LINCOLN — Until this summer, Allie Havers didn’t have Nebraska women’s basketball on her radar. And NU didn’t have Havers in its crosshairs, either.
The 6-foot-5 forward from Mattawan, Mich., had been committed for months to play at nearby Michigan. And when UM coach Kevin Borseth surprisingly left to take over Wisconsin-Green Bay’s program, Havers thought she might follow him there.
But Havers said that new Husker assistant Shimmy Gray-Miller — who played for the Wolverines — saw Havers play at a summer AAU tournament. Nebraska offered a scholarship. Havers, intrigued, took a visit and committed to NU for the 2013 recruiting class. UWGB and Iowa State were her other finalists.
“It just clicked,” said Havers, who plans to major in broadcasting and toured Nebraska’s College of Journalism and Mass Communications, too. “I really clicked with all the girls. I like the atmosphere. I liked Coach (Connie) Yori. I really liked Coach Shimmy. She’s really fun and super competitive.”
That’s how Mattawan coach Troy Wright described Havers, who averaged 17.9 points, 11.8 rebounds and 5.3 blocks per game for the Wildcats. According to the Girls Midwest Recruiting Report, Havers is the No. 10 player in the region.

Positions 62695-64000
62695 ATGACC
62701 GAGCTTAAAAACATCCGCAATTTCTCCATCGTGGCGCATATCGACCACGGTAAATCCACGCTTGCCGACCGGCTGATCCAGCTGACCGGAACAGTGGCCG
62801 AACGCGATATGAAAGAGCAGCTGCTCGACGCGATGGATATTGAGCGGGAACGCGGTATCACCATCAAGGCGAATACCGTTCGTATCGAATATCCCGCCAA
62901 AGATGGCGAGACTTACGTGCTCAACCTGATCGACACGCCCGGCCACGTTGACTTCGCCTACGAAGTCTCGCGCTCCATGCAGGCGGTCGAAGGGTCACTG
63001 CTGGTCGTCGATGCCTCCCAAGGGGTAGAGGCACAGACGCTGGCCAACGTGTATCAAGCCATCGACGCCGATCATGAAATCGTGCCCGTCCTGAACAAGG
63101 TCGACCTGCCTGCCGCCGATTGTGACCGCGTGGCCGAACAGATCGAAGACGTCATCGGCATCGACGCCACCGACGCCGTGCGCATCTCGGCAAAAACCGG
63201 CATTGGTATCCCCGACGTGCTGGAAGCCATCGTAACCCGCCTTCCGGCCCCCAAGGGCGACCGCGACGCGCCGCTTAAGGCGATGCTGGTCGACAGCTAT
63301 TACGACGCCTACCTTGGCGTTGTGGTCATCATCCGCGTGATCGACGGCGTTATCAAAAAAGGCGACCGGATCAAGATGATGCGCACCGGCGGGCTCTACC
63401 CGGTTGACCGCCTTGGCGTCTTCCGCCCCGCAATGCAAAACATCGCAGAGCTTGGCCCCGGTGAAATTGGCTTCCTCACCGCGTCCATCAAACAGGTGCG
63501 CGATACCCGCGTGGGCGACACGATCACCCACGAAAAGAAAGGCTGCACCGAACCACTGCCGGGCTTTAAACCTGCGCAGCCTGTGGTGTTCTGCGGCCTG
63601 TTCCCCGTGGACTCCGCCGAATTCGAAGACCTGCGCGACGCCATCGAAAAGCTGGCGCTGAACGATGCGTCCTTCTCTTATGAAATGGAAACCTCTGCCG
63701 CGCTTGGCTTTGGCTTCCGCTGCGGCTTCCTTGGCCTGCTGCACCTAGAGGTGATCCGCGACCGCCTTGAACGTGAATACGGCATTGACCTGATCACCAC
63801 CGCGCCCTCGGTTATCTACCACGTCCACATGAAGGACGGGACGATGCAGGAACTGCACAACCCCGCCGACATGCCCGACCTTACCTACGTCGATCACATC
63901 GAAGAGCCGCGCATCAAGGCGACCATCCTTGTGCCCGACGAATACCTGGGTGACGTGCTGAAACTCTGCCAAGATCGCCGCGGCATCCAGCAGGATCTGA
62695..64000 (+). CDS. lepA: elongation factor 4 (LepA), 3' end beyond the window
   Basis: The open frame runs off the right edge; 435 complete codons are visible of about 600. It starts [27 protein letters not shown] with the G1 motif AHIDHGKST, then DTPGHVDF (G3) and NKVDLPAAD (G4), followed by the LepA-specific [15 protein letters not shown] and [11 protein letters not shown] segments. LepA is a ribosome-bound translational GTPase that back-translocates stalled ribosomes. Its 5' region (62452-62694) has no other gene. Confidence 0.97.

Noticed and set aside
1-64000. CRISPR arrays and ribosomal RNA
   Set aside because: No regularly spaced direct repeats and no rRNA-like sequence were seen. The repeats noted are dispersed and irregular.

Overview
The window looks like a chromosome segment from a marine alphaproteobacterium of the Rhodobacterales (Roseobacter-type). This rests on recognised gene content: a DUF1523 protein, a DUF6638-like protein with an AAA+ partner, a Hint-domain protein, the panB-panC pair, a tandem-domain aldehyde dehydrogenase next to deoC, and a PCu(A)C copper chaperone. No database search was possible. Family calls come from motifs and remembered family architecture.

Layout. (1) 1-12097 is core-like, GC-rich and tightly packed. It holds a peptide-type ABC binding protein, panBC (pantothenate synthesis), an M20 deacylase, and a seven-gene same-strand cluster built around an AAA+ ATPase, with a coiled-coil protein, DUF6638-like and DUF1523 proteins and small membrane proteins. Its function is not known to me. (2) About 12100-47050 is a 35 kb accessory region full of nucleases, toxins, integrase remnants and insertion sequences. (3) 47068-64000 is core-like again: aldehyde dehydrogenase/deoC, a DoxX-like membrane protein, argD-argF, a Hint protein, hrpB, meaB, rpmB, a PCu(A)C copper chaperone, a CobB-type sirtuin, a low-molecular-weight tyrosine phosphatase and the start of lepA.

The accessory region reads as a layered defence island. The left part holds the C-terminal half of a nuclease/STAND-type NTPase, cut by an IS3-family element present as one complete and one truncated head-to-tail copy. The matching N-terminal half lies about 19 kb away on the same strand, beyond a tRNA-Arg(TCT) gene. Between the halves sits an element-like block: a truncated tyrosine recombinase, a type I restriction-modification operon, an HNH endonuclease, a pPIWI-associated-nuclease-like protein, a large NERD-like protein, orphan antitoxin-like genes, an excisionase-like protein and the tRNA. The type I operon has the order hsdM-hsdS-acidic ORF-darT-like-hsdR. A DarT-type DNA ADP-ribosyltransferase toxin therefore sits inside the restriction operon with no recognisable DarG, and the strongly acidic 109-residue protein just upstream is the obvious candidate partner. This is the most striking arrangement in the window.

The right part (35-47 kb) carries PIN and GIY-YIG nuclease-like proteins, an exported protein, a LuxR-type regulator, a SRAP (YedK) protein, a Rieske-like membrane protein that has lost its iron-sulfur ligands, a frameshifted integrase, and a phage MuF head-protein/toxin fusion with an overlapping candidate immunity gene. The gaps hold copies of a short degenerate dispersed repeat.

“She’s a practical joker, but she’s a hard worker,” Wright said. “She’s the full deal. Nebraska got a steal and a half.”
Wright said Havers has room to grow because, instead of concentrating year-round on basketball, she plays three sports. She was an all-state pitcher and shortstop in softball, batting .397 and finishing with a 0.43 ERA. According to the Kalamazoo Gazette, Havers turned down collegiate offers to play volleyball, too.
Havers can play in the post but is Mattawan’s best perimeter shooter, Wright said, hitting 31 percent of her 3-pointers. Yori recruits unconventional post players who can run the floor, shoot the 3 and be comfortable guarding beyond the 3-point arc, if necessary.
“They run my style of basketball,” said Havers, who plans to sign in the fall recruiting period.
Wright said he looks forward to Havers coming back home twice a year to take on Michigan State and Michigan. Especially the Wolverines, who cooled on Havers after Borseth left.
“Michigan — I don’t know what they’re thinking, but they’re out of their minds if they don’t think she can play there,” Wright said. “She’s great now, but she’s going to be phenomenal.”
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